I spent a lot of time at my grandparent’s house when I was growing up. It’s where we spent the hours before and after school and on summer days. It’s where all the family functions went down. My grandparents fostered an experience-rich environment full of love and joy. My memories of their house are endless. At family gatherings my cousins and I would run off to explore the backyard or organize talent shows for the adults. We laughed, we created, we developed teamwork skills. As we got older we would spend more time engaging with adults. They would teach us how to play card games or cook. When we were teenagers, we would take a seat in the living room with them where we would have dessert while chatting away.
These are memories I always feel most nostalgic for. Looking ahead to the future, I wonder if my daughter will have the same type of memories to look back on.
Will she know what’s it like to spend time with a group of people whose faces aren’t illuminated by the blue glow of their cellphone or device?
Things are different now. It’s getting hard to deny or ignore it. Conversations are distracted. Company across the room or dinner table can seem miles away. And I know, for certain, the same distance is between us and our own kids on a day-to-day basis. I’m guilty of it too, frankly.
A few days ago at the grocery store, I heard the voice of a child repeating, “Daddy, Daddy”. The sound was soft at first, but grew louder over the course of a couple minutes. No one was responding to the child, so I looked over at her. Her dad was busy with something on his phone. Did he hear her? I can’t say.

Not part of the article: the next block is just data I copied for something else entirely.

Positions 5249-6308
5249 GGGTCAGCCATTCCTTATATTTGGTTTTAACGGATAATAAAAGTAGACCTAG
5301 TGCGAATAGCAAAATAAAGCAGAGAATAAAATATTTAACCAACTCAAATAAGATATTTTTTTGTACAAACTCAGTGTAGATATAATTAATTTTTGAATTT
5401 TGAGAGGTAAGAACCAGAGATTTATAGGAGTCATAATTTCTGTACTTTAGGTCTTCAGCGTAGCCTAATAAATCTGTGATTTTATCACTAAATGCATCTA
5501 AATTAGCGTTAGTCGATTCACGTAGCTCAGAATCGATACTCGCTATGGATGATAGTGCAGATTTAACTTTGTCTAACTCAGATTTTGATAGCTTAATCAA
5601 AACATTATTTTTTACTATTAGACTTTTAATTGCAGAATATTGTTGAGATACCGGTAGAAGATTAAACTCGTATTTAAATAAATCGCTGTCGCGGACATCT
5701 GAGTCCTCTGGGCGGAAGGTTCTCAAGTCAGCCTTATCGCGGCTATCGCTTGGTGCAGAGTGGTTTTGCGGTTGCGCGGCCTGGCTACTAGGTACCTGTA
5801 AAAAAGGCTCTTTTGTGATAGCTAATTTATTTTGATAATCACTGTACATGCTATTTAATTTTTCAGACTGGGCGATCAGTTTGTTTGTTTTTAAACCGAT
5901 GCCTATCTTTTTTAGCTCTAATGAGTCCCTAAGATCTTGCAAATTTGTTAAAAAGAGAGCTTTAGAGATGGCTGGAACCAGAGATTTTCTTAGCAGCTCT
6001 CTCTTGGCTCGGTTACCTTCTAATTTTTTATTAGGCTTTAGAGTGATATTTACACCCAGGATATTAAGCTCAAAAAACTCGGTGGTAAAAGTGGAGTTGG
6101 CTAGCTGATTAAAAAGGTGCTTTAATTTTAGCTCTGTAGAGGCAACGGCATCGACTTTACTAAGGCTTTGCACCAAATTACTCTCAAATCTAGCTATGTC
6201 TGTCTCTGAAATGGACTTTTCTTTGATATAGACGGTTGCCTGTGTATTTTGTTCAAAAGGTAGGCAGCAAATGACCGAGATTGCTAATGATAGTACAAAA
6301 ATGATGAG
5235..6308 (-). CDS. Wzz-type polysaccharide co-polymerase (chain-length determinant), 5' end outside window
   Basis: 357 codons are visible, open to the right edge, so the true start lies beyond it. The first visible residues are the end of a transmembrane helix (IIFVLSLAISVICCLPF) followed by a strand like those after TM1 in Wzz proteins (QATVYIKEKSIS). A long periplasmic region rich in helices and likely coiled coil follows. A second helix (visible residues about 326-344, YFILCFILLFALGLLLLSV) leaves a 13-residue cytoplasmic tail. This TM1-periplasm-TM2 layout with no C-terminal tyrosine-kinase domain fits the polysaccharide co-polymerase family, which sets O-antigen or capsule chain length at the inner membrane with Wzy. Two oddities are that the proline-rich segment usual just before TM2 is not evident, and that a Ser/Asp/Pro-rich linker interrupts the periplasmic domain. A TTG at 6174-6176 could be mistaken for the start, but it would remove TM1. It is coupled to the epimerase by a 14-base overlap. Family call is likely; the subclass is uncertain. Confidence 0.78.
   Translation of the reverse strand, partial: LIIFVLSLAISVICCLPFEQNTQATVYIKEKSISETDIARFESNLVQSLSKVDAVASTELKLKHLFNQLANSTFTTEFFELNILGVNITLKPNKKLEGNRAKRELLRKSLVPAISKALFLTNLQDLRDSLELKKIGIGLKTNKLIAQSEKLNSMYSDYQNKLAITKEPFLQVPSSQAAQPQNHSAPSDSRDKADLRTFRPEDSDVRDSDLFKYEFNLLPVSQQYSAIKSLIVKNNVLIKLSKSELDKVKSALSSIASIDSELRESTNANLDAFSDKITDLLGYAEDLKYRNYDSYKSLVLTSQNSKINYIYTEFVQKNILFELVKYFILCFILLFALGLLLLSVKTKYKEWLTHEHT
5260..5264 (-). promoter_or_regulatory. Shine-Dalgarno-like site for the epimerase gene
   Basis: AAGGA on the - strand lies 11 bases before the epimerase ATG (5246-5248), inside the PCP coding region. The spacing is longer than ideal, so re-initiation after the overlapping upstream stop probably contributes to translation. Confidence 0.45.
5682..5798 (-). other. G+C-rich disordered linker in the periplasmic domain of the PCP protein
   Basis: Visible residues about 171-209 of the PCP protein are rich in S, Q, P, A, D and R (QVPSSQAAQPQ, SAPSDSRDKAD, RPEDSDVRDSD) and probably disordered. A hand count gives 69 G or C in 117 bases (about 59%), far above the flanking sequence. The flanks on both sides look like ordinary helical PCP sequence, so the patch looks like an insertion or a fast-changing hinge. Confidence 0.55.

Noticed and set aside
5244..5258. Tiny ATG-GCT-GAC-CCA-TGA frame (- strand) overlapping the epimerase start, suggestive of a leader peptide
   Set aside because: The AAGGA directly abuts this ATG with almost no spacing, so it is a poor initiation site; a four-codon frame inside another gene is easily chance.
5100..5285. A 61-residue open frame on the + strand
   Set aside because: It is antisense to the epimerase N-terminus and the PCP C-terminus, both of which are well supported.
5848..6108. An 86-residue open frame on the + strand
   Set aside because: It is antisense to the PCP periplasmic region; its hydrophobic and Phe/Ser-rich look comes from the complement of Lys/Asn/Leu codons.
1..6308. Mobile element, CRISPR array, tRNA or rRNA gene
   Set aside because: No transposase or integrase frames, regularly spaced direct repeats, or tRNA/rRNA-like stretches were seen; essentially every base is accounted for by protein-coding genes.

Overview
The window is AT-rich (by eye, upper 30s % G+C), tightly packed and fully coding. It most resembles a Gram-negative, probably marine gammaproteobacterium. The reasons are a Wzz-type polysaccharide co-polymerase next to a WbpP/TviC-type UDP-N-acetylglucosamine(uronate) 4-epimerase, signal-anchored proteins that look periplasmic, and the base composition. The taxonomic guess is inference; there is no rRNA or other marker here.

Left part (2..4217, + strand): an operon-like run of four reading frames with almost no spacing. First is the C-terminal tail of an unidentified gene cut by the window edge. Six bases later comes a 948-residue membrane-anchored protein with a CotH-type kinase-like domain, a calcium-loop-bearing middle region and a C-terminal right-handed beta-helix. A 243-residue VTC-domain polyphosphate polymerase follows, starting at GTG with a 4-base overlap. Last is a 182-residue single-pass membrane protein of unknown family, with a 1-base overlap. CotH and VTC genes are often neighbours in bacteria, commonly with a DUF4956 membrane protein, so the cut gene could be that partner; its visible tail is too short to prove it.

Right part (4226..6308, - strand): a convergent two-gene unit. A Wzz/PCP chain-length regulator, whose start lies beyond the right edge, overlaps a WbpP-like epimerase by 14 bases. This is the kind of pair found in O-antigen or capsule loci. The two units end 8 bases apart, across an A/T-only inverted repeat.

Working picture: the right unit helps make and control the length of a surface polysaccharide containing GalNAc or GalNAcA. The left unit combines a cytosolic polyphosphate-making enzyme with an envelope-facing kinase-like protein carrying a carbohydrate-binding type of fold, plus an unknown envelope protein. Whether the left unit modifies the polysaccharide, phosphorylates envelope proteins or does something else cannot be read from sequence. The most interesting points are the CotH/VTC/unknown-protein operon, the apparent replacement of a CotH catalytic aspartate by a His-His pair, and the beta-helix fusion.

Maybe he was reading a recipe to make sure he got everything he needed. Perhaps his grocery list was on his phone. Maybe he was answering an urgent work email. Whatever the reason, no judgement here, okay? I have been that parent. But it opened my eyes.
How does my daughter feel when I’m on my phone and I don’t hear her or see her? And what do I miss when I’m nose deep in that thing? Because this poor, unsuspecting father missed seeing his daughter’s eyes light up like the fourth of July when she spotted a glass case piled high with donuts. I keep coming back to this question:
How much do I miss?
It is a struggle sometimes to pull ourselves away from our devices; I KNOW that. I reach for mine out of habit when the house grows quiet or when my daughter has settled into an activity. Every time I hear the ping or flashing light of a notification, I feel the need to check it right away regardless of what I’m doing. I often feel like I will miss something important if I don’t skim through my news feed multiple times throughout the day. So, I did a little experiment with my social media check-ins this past week. I tweaked some things and made a few simple changes. Turns out, mainly what I missed being hands-free was Kim K’s naked bathroom selfie. In exchange, I had a terrific week with my toddler and family as a whole! I noticed things about my daughter that I didn’t even know I had been missing. And I found time to do a nice, therapeutic deep clean in my kitchen.